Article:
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 How Guerrillas Attack Customer Loss
   By Jay Conrad Levinson

Like sand slipping through your fingers, so it goes with customers. They get bored. They have a bad experience and go elsewhere. They move away. They die.

Did you know the average merchant loses 20% of his customers each year? With some businesses it's even worse. Drycleaners can lose up to 40% of their clientele annually, according to American Drycleaner magazine statistics. Shell Alpert, an expert in direct marketing tactics, believes most businesses suffer a drop in their client base as high as 50% every 12 months.

What's really sobering is the profit impacted by this exodus. Think about your average sales receipt for each customer, times the number of customer visits per year, times the usual length, in years, of your customer relationships. Multiply this result by your net margin percentage, and you'll get the lifetime value for each one of your customers.

If you're like most retailers, your lifetime value per customer runs into the thousands of dollars. Even a loss of 20% of your customers can be disastrous. So what does a guerrilla do to replace this lost business?
Perhaps surprisingly, new research shows that the most productive source of new customers is new residents. The U.S. Census Bureau states that 46% of all Americans moved at least once between 1995 and 2000. That's a lot of people. What's more, in the first months following a move, these people undergo a "hyperspending" phase during which they spend four to six times as much as non-movers.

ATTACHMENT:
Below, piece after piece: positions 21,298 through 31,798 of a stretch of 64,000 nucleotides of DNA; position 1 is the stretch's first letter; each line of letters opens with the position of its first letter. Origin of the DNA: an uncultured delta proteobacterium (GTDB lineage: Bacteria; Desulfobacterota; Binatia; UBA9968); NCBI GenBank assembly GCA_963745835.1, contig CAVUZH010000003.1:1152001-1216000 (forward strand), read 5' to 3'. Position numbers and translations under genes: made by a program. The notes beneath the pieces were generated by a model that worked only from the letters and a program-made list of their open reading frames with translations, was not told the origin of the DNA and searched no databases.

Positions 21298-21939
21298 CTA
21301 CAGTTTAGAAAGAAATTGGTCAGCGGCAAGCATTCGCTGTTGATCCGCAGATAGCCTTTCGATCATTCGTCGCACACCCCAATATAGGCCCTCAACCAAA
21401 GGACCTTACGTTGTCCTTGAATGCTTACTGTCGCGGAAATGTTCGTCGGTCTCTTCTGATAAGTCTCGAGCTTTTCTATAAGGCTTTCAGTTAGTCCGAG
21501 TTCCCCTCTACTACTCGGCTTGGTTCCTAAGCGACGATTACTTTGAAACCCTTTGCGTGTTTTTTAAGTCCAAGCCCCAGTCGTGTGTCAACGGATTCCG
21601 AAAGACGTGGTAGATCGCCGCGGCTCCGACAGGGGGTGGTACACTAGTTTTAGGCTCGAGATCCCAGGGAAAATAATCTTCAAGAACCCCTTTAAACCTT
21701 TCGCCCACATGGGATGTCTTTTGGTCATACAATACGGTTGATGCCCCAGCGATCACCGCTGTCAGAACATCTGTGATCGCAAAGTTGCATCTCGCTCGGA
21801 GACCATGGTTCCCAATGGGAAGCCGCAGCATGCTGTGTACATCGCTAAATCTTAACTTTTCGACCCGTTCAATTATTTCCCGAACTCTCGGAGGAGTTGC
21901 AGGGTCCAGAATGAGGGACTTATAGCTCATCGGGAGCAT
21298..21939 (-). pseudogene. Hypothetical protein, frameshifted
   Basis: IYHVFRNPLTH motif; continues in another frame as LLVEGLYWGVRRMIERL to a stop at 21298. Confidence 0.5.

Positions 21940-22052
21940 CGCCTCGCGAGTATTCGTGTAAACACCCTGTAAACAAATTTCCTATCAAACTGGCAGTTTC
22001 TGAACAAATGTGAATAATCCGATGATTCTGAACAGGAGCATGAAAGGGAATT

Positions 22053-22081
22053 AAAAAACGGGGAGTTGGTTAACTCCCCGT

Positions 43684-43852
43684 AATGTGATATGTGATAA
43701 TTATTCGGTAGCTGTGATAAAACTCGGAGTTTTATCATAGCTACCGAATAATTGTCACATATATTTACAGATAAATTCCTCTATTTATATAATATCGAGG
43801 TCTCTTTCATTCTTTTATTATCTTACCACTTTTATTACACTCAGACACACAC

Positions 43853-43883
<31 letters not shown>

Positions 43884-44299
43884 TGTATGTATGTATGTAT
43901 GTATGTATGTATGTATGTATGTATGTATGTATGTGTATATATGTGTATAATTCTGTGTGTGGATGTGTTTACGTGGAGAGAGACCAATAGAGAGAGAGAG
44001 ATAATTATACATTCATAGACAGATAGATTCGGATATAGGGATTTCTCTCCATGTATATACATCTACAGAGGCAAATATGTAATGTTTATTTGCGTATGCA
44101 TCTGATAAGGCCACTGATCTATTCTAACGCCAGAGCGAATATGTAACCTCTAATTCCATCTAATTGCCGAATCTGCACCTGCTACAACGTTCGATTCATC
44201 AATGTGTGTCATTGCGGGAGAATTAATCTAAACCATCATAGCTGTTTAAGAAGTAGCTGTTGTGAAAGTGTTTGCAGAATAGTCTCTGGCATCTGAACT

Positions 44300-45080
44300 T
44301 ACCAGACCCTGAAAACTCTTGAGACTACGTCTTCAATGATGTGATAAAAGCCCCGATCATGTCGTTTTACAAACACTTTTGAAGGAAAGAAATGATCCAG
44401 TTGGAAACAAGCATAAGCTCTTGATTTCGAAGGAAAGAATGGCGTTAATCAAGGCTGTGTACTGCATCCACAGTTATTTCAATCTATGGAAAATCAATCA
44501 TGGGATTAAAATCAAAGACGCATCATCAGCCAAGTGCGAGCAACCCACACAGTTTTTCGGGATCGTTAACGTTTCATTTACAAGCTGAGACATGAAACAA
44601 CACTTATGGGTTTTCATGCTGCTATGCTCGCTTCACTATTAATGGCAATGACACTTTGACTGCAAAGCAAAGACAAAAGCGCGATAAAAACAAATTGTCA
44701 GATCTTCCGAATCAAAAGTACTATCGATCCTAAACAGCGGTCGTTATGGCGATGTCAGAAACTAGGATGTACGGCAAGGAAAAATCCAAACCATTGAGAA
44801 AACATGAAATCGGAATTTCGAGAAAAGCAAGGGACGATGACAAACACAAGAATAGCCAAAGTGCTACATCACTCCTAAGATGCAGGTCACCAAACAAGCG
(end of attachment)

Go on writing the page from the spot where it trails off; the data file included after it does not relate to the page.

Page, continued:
To understand the full impact of these "hyperspenders," the U.S. Postal Service surveyed new movers nationwide. It determined that new residents spend $7,100 per household on everything from air conditioners to takeout meals during the first weeks in their new community. This is in addition to routine, everyday purchases.

What guerrillas should take to heart, however, is that these highly desirable newcomers have virtually no affiliations with local retail businesses. The first marketer in each category, from car washes to pizza parlors, to reach out with a strong, compelling offer, is likely to be the one claiming a new-and long-term-customer.

When you think about the lifetime value each of these newcomers represent, isn't it in your best interest to court them aggressively? Make them an offer that's commensurate with the value they bring. It's in your best interest to do so.

Jay Conrad Levinson is the author of the "Guerrilla Marketing" series of books. (http://www.gmarketing.com/) 2005 Guerrilla Marketing International.

 
Melissa Data


 
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